CHAMPAIGN, Ill. -- By developing faster algorithms, researchers at the Center for Computational Electromagnetics at the University of Illinois have again pushed the envelope on the analysis of electromagnetic scattering, interaction and radiation phenomena. Their technique can be applied to many areas of electrical engineering, from the design of high-speed electronic circuits to the creation of high-fidelity radar cross-sections.
"The main thrust of our work is to reduce the computational time and complexity when analyzing or synthesizing large and complicated electromagnetic systems," said Weng Chew, a U. of I. professor of electrical and computer engineering and director of the computational electromagnetics center. "We have developed a number of computational algorithms that greatly accelerate the solution of integral equations that arise in the analysis of scattering and radiation problems."
Two years ago, Chew's team could handle 2 million unknowns. By further refining the code and eliminating bottlenecks, and working with research scientist Jiming Song, the team recently solved problems with up to 9.6 million unknowns. The numerical simulation was performed using software called the Fast Illinois Solver Code. The program ran during one day on the 32-processor Silicon Graphics CRAY Origin2000(tm) computer at the U. of I.'s National Center for Supercomputing Applications. Using conventional techniques, it would have taken more than 10 years to solve the problem.
"The radar cross-section of an aircraft is a measure of how visible the aircraft is to radar, and can be used for target detection and identification purposes," Chew said. "In designing stealth technology, we want to reduce this visibility as much as possible, so we need very precise calculations."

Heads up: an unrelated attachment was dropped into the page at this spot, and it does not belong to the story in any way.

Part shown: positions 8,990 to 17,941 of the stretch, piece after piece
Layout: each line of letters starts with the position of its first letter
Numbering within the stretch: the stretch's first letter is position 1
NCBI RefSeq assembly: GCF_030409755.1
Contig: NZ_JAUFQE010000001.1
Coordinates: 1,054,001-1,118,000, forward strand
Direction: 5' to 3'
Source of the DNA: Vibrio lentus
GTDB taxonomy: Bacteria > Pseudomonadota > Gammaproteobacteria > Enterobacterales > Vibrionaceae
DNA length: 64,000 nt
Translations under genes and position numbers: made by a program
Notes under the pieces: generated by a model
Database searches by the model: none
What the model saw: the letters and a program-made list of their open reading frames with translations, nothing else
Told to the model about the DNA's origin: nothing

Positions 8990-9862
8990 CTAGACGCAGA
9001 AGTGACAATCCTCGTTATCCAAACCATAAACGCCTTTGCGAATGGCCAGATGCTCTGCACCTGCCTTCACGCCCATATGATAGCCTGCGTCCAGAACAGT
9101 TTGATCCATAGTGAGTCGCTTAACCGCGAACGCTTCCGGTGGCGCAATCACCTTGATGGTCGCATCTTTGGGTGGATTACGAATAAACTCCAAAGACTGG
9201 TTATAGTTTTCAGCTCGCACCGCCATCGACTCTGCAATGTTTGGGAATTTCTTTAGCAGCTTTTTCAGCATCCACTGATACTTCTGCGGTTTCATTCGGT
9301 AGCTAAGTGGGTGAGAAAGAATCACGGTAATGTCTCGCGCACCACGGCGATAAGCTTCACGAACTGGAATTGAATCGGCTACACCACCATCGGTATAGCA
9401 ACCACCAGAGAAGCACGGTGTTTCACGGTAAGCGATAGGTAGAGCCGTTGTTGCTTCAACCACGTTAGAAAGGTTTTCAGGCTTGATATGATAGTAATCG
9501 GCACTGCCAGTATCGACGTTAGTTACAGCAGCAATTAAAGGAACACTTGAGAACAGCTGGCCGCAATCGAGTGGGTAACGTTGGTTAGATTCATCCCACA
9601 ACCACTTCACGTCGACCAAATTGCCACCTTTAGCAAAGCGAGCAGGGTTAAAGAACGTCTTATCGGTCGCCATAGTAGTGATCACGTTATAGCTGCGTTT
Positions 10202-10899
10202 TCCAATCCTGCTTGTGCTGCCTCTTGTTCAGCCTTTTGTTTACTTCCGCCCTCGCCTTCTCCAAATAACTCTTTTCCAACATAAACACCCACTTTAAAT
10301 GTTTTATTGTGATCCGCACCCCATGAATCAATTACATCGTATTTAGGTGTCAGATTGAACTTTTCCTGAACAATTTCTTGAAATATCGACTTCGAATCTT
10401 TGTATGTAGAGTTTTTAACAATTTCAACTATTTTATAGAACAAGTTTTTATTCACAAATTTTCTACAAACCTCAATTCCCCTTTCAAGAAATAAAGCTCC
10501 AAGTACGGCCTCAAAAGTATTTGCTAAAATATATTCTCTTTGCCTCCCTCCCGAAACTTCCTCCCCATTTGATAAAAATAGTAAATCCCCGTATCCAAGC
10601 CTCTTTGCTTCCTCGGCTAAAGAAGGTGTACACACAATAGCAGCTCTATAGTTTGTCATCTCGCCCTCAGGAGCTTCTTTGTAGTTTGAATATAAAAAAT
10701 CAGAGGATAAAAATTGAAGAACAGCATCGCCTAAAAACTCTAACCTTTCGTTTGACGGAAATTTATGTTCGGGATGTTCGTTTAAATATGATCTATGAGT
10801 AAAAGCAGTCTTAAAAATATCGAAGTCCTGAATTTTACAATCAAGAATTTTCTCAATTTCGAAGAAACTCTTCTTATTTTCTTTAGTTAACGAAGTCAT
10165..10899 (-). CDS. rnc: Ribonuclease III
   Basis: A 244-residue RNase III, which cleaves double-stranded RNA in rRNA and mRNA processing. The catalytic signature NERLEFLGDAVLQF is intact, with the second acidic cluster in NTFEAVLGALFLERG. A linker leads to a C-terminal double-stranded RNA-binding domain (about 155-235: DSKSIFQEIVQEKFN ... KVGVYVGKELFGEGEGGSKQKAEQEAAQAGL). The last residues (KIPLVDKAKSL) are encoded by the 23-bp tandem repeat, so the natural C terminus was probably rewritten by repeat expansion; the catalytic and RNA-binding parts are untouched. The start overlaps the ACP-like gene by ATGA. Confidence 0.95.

To accurately compute the radar cross-section for a large aircraft, Chew and his colleagues first simulate the physical geometry of the aircraft's surface, then they break the resulting geometry into millions of tiny pieces, requiring meticulous and intensive electromagnetic calculations.
Fast and efficient, these algorithms can significantly reduce the turn-around time in almost any computational electromagnetic design and analysis environment. Potential applications include antenna modeling, circuit simulation, geophysical prospecting, remote sensing, wireless communication, wave propagation and bioelectromagnetics.
Chew's team -- which includes electrical and computer engineering professor Jose Schutt-Aine and postdoctoral research associate Sanjay Velamparambil -- also has assembled a cluster of 16 personal computers that can solve equivalent dense-matrix problems with up to 600,000 unknowns.
"Because the cluster costs less than $20,000, this technology could impact many branches of electrical engineering," Chew said. "Large-scale computing -- which once belonged to the realm of very expensive supercomputers -- will soon be available to researchers with much smaller budgets."
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